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Hugh Hewitt Book Club

Goodness and Entitlement

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Yesterday, Hugh called Hillary, “Two Rules” Clinton, noting how the Clinton’s have long operated as if the rules for everyone else were not necessarily the rules for themselves.  Tuesday, I drew a line from the how the Clinton’s tended to get away with that to the extraordinarily imperial presidency of Barack Obama.  This morning Daniel Henninger, discussing Obama’s approach to trying to get a nuke deal with Iran wrote something extraordinary:

As the Obama administration moves toward the March 24 deadline for a nuclear-arms deal with Iran, what becomes ever more clear is that no other American president has so confused personal entitlement with political trust.

Henninger goes on to make the case that Obama’s past track record on international dealings is such that trust is eroded, which is a good case to make.  But that phrase “personal entitlement” keeps ringing in my head.

Life gives us many relationships, some we enjoy, some not so much.  I am not talking about intimate relationships here, friends and family; I’m talking about business relationships, class mates – associates more than friends.  Amongst our associates, those we enjoy can and often do become friends.  Have you ever wondered what traits people have that make the relationship enjoyable?  The one key I have found is a certain selflessness.  That is to say, people that do not feel entitled.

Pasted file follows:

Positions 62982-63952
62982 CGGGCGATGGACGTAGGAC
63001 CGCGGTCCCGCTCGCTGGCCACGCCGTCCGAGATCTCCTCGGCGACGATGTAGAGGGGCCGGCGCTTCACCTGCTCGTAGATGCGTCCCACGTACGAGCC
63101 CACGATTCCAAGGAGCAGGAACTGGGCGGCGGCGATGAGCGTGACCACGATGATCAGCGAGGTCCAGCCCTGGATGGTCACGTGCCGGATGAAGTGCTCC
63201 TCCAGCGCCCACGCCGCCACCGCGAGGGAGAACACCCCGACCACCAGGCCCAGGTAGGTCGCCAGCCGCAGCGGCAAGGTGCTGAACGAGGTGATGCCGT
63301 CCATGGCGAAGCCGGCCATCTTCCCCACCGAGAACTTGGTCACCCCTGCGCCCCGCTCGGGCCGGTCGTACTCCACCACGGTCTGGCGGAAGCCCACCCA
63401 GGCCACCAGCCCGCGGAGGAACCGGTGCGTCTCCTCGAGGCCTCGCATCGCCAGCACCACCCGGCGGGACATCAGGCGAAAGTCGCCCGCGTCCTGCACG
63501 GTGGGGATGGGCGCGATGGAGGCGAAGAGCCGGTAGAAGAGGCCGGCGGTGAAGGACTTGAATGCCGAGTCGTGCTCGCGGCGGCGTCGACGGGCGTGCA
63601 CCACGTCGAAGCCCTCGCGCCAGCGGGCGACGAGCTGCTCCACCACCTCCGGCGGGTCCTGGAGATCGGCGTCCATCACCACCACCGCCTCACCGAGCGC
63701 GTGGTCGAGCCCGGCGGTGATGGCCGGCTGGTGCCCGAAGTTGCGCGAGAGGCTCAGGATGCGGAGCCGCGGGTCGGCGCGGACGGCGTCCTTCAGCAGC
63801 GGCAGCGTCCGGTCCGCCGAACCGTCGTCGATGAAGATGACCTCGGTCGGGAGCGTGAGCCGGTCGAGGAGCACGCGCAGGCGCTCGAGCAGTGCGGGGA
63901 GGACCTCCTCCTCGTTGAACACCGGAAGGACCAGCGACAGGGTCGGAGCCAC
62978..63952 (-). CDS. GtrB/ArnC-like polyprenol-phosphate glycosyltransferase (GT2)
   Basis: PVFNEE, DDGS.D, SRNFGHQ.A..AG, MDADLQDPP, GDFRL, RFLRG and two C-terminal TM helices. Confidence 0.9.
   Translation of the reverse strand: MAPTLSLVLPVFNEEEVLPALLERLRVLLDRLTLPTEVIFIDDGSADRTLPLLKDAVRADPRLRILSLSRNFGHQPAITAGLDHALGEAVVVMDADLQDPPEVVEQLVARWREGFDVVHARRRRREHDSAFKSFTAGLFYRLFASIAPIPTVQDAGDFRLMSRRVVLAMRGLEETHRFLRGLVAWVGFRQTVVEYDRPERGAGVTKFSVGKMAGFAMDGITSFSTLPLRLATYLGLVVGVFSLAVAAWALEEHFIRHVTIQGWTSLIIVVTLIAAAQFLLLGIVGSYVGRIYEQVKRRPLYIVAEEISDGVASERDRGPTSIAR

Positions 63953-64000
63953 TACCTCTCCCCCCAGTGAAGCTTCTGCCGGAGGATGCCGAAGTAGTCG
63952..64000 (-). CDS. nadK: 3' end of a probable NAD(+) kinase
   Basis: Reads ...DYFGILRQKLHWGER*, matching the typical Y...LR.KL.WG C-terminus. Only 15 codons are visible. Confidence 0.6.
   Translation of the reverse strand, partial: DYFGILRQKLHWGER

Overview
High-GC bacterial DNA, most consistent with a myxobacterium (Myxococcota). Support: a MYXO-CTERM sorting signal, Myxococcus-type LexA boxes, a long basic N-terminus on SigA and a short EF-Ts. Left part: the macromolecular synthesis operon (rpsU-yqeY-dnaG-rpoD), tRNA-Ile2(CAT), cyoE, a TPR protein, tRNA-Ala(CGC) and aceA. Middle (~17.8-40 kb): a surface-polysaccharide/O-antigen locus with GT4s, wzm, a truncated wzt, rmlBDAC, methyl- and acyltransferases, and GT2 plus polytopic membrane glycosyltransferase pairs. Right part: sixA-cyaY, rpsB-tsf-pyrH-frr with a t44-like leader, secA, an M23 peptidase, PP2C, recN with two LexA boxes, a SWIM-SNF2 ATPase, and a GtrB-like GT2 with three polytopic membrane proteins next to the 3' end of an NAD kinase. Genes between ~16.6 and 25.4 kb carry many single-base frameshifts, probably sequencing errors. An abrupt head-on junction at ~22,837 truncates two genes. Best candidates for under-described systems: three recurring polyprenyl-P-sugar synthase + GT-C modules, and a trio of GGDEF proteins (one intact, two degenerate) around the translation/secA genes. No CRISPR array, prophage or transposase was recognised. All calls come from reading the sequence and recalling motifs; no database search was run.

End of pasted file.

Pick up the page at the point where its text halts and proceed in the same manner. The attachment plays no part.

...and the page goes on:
Entitlement is the opposite of selflessness.  Entitlement says, “I am good at birth and therefore worthy of whatever I want.”  What I want can be everything from a nuclear bomb to a free lunch at school – maybe even trust that has not been earned.  Entitlement confuses charity with rights.

Feeling entitled takes many forms., some big, some small.  Small things like you always have to go to their place.  Big things like they own their job rather than have to work to earn it.  Or really big things like “trust me” while I negotiate the safety of the non-Islamic world even though I have proven I can’t negotiate the price of a used car.

As I survey the relationships in my life there is another common thread amongst the associates that I enjoy – they are religious.  Not necessarily all Christian, but all religious. This includes western Muslims; though I have always found my dealing with Muslims of the sort Obama is negotiating with to be formal at best.  Most religions teach selflessness, some do not.  Most religions teach that goodness is something that has to be accumulated and cultivated in some fashion – a few teach that you are entitled to the world.

Much is made of the religion, or the lack thereof, in the American Founders.  What all the Founders understood was that goodness had to be accumulated and cultivated in some fashion.  They may have had different means of doing so, but they all knew goodness was not something we were born with, or to which we are entitled.  Hence they wanted religion to be promoted in the nation and provided for its freedom of expression.  They specifically unhooked it from the oppression of government not to limit it, but to allow it to flourish.

The Founders no doubt knew that there were those among us that felt entitled.  They knew that allowing religion to flourish was the surest form of combating that problematic strain of thought.  The state of the world today would indicate that religion has not been doing a good job of teaching selflessness of late.  If our nation is to be restored to the greatness it has enjoyed, religion is going to have to step up to the plate.

Are we up to it?


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